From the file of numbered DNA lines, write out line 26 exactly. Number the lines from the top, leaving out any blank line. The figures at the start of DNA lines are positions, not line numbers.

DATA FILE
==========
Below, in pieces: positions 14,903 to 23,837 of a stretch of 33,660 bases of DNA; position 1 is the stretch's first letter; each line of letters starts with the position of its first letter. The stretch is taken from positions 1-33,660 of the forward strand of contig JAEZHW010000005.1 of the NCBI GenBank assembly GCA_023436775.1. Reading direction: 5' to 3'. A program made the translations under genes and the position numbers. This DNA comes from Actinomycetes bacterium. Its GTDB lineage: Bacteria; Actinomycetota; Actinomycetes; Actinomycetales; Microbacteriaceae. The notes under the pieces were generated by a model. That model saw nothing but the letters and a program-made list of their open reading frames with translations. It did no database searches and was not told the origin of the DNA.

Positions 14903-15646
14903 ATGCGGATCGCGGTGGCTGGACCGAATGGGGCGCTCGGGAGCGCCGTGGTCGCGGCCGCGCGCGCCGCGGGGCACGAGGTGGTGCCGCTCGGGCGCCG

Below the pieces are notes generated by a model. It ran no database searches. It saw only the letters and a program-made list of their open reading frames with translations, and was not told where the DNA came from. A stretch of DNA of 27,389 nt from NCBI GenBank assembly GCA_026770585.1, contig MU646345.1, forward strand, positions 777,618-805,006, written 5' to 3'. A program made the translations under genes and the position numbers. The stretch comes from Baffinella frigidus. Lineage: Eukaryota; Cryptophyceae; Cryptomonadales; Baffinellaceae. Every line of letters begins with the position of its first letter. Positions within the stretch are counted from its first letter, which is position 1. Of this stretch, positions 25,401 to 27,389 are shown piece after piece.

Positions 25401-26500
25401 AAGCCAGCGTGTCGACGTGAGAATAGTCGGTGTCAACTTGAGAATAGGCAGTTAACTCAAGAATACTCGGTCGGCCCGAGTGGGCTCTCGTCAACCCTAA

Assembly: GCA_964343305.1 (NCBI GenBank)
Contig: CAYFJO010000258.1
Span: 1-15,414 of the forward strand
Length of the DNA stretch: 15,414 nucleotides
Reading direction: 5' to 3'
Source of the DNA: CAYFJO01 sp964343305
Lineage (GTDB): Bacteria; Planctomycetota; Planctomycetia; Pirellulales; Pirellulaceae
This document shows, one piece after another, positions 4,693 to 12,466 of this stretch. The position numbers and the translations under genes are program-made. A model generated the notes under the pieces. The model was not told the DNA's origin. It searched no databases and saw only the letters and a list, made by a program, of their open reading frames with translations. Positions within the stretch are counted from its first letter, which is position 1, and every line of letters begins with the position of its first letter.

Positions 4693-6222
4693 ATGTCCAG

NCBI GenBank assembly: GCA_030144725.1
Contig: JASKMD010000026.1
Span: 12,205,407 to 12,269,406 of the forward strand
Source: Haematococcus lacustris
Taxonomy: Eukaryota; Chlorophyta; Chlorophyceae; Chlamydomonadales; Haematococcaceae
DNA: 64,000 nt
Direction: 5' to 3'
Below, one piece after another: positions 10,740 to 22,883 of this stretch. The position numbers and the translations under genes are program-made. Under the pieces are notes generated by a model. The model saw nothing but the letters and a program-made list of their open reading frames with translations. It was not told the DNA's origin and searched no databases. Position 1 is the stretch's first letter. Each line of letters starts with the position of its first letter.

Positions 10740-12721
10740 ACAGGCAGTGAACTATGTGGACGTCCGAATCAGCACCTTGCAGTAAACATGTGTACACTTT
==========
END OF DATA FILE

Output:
10740 ACAGGCAGTGAACTATGTGGACGTCCGAATCAGCACCTTGCAGTAAACATGTGTACACTTT